Lisa Fisher

Conducting Student Data Conferences

Discussion created by Lisa Fisher on Sep 15, 2016
Latest reply on Apr 14, 2017 by Stefanie Hausman


You’ve carefully collected and recorded large amounts of student assessment data for your classroom, from MAP® assessments to anecdotal observations, but what’s the best way to get this information into the hands of your students?


Conducting student conferences is one effective method of making meaning out of assessment data. In addition to allowing for shared accountability, conferences give students the opportunity to analyze and interpret data in a way that is personally meaningful and empowering. By integrating analytical data with anecdotal and observational data, you can get a more complete picture of who your students are and what are their learning needs.


When using data to conduct student conferences, the data should present a holistic view of the student and be shared with students so that they essentially become stakeholders in the process of using data to support and inform learning. The data can be used as a jumping-off point for communicating with students about where they are, and set goals for where they would like to be.


Preparing Students for Conferences

Prior to the conference, students must be adequately prepared and provided with guidelines for the conference. It cannot be assumed that students will possess the self-confidence, organizational skills, and communication skills necessary to lead a successful conference. To help students gain confidence, set up role-play situations, provide students with forms, prompts, and the necessary time to collect, prepare, interpret and reflect on the assessment data they will use to guide the conference.


Christopher Hull, in his blog post How to Use Data In Student Conversations, suggests reflection questions that can be used to help students prepare for conferences:


  • How is school going, in general?
  • What has been your favorite unit/project? Please explain why.
  • What is your favorite activity outside of school? I follow this question up with: How do you get better at ___ (their favorite activity)?
  • How would you evaluate me as a teacher? How as a teacher can I help you more in the classroom?
  • If you could do this past unit over, what would you have done differently?
  • What did you learn during our last unit?


During the Conference

A key component of using data to conduct student conferences is to use multiple types of data to inform a more holistic picture of the student and how they are progressing. For example, grades, behavior observations, an engagement rubric, and standards proficiency data can all be used to guide the conversation.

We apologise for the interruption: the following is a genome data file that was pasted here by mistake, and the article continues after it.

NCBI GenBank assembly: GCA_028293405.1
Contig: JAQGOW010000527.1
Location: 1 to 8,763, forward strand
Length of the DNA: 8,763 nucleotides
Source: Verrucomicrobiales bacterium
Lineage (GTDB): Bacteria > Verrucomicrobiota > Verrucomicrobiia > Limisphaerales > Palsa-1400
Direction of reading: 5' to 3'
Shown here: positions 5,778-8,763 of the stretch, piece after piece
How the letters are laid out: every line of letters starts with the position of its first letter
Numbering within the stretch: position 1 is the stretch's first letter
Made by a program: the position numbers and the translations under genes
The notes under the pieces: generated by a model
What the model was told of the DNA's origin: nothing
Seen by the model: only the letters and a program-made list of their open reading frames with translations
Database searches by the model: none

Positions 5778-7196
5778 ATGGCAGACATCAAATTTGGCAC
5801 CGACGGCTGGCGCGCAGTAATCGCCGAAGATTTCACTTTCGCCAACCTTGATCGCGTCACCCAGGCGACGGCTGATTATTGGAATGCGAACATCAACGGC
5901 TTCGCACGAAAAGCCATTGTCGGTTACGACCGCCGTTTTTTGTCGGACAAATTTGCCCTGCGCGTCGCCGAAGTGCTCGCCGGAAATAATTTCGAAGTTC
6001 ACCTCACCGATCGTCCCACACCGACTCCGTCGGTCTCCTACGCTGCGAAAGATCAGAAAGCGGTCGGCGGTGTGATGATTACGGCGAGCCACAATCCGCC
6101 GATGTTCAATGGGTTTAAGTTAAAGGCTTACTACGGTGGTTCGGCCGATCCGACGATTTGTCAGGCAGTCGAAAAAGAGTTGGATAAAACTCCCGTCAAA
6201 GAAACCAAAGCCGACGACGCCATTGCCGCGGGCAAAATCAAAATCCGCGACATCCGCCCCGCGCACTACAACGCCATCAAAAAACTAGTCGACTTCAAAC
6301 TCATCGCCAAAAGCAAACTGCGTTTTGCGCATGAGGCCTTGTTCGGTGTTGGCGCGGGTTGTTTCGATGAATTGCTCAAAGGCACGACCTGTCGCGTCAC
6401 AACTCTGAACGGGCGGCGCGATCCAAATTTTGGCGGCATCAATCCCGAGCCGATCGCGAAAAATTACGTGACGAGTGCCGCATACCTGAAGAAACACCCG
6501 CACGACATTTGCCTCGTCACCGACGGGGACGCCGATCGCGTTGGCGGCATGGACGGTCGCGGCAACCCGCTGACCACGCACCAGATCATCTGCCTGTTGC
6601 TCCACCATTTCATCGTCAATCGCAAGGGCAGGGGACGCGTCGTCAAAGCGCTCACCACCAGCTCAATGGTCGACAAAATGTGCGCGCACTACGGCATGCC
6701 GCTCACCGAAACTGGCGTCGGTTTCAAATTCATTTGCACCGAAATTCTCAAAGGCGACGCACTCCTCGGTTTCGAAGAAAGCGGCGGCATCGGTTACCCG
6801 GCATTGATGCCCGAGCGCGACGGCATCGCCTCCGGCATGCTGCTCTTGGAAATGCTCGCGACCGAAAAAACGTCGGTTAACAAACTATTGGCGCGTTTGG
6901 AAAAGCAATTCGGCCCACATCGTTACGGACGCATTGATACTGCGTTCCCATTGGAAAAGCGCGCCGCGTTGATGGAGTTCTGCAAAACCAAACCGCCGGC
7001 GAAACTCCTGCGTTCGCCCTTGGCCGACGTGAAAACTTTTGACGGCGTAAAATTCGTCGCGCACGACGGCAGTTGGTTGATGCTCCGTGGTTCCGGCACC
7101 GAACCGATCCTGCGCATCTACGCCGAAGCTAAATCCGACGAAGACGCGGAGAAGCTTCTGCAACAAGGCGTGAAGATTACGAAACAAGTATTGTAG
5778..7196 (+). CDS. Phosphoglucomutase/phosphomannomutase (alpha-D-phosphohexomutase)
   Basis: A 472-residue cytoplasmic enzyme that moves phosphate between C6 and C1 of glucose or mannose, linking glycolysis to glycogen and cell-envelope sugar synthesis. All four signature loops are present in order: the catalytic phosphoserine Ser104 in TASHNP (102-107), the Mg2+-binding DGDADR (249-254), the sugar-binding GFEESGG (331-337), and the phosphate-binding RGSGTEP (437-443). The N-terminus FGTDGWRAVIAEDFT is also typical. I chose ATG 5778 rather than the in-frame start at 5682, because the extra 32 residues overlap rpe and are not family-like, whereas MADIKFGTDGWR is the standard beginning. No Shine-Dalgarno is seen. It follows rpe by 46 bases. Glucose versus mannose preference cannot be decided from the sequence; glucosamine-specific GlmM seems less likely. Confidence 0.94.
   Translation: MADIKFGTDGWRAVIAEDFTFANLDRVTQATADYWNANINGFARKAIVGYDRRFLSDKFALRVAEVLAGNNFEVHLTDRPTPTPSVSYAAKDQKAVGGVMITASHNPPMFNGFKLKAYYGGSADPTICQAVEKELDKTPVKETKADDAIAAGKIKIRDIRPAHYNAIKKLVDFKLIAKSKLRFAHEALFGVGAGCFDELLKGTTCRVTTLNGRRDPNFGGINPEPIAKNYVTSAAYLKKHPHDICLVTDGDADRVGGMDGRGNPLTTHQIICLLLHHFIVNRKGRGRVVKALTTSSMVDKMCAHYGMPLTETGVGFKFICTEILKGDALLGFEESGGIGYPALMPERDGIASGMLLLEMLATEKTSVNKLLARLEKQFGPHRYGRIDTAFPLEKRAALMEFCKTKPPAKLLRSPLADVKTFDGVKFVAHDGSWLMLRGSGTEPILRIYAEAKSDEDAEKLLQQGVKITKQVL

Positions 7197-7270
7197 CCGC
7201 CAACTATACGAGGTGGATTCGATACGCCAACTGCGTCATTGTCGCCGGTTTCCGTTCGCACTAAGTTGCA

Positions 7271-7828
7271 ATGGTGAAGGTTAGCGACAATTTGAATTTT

Students can point to specific work that reflects the grades they’ve received such as scoring guides from project work, test scores, homework assignments, class participation and collaboration checklists, or rubrics that assess engagement. Students can also share learning goals, accomplishments, strengths, and areas needing improvement. When students take responsibility for reflection and sharing during conferences, the increased accountability moves the student from passive recipient of information to an active participant that is invested in both the process as well as the outcome.


To learn more, visit Using MAP Data with Students and view an example of how MAP® assessment data is used to discuss progress and set goals with a student.


Benefits of Using Data in Student Conferences

Data points are helpful for articulating where the students currently are and identifying the goals they are striving toward. By sharing and utilizing assessment data with your students, you can make it meaningful in a way that helps to inform instruction and provide a holistic picture of each student and their learning needs. Your students will begin to see how data is useful for understanding their personal progress, and they will gain self-confidence and personal satisfaction from being directly involved in the conferences.

In what ways do you use data in student conferences? Join the conversation and share your expertise with other community members by replying to the discussion below.